Getting a properly chilled cocktail simply means making the best use of ice in chilling it down. There are however many methods of doing this which might at first "sound" like a good idea, but in fact aren't.
Cocktails should be cold, Icy cold. Ideally, a properly prepared cocktail should be as close to 32 degrees (the freezing point of water) as possible. You can do this by either shaking the drink with ice, or stirring it. Both do the job equally well. When two components of differing temperature are combined, thermal transfer takes place in order to bring the temperature of both ingredients into a state of equilibrium. This means that the cocktail gets colder, and the exterior surfaces of the ice gets warmer. As the ice warms up, it releases water into the drink.
In order to speed this process up, you might find yourself tempted to store the ingredients for your cocktails in the freezer. Doing so would start the cocktail off at a temperature that is already at the freezing point, or close to it. Not only would this speed up the chilling process of making the cocktail, but since there is less thermal transfer going on, this also means that their would be less melting of the ice being used, which would result in less water released into the drink.
Many might say that this sounds like a win-win situation. Not only is the drink prepared quicker, but it is also less diluted. Yes, this might be tempting, but it would also be very wrong.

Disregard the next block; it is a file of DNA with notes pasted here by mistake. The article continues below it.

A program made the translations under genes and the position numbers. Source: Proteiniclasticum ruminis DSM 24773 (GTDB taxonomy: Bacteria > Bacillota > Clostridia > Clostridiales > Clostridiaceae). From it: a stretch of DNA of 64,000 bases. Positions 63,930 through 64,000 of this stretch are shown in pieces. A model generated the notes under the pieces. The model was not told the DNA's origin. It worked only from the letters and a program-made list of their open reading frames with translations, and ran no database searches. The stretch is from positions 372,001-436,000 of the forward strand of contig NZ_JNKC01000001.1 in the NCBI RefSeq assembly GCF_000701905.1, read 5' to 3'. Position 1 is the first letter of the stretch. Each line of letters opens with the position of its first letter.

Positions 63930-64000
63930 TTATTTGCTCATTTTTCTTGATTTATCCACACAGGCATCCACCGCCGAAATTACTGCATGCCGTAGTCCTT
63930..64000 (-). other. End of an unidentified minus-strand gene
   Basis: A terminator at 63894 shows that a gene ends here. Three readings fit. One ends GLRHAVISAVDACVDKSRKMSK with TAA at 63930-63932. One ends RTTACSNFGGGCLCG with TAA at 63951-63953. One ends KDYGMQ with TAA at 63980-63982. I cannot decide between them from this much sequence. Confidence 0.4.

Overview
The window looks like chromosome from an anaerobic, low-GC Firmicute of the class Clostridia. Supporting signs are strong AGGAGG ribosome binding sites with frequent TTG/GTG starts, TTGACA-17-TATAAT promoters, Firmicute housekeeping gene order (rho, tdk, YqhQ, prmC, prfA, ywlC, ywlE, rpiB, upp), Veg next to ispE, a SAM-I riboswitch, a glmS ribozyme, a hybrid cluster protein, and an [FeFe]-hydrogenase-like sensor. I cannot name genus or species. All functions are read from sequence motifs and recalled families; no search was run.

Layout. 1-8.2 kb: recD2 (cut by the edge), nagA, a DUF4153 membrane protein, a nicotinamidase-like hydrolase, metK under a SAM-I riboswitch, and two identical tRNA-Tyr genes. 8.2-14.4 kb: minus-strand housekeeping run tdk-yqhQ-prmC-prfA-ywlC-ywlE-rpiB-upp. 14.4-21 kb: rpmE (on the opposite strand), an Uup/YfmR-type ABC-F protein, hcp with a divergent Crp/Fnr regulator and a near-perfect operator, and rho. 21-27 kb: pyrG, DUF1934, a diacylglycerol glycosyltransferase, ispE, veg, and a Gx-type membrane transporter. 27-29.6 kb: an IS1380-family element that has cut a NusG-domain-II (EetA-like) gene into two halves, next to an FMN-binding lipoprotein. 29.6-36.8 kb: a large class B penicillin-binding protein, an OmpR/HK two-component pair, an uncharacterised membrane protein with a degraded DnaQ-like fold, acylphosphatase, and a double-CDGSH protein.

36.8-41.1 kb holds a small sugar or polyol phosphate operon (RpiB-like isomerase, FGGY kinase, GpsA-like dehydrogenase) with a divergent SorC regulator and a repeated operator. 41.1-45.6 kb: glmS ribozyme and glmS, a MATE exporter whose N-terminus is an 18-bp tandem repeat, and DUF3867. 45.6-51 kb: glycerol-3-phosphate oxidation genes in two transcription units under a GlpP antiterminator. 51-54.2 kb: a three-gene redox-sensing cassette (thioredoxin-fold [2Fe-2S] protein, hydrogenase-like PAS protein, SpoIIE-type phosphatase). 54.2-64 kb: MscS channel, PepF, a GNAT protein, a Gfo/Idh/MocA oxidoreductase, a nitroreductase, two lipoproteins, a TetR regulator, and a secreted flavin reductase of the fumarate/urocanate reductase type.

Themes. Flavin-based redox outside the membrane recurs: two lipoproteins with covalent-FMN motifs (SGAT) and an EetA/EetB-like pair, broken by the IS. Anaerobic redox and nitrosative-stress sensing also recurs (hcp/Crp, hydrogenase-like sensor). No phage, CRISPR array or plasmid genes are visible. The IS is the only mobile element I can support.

The problem with storing your liquor in the fridge/freezer comes about because of the mistaken assumption that water is "bad" in a cocktail. Nothing could be further from the truth. Water is in fact a very important ingredient in a properly made cocktail. It softens the drink down, removing the rough edge that the alcohol naturally carries. And if you put 2 ounces of booze into a cocktail shaker, then regardless of how much ice gets melted, that very same 2 ounces of booze still comes out. You aren't diminishing the alcohol at all with the added water, just slightly increasing the overall size of the drink.
The Art of the Cocktail is all about balance. Take the Martini for instance; a properly made Martini is one in which all of the ingredients blend together in such a way that it provides a wonderful balance in its entirety. Gin has the fiery texture of the alcohol and the sharp botanical notes of the juniper and other herbs and spices. Dry vermouth has the softer, almost buttery texture of the wine which is its base, as well as the more rounder flavors of the herbs used in its recipe. The orange bitters has a spicy flavor with a slight hint of sweetness which provides a nice bridge between the gin and vermouth, and lastly the water provides a non-descript toning down of the flavors in order to make the cocktail gentle and sophisticated.
In this crazy “Bigger, Better, Faster, More” world we live in, it is easy to get confused with what really is important when considering quality products. Just as some might think that the spicier an Indian Curry is the better it is, some might also think that the more of an alcohol burn a cocktail has, the better it is. I suppose if all you are interested in is getting drunk, then that makes some sense, but the cocktail is far more then that, and it should be presented with the same subtle sophistication and balance of flavors as a finely crafted Indian meal should have.
So do yourself a favor, and keep your booze out of the freezer.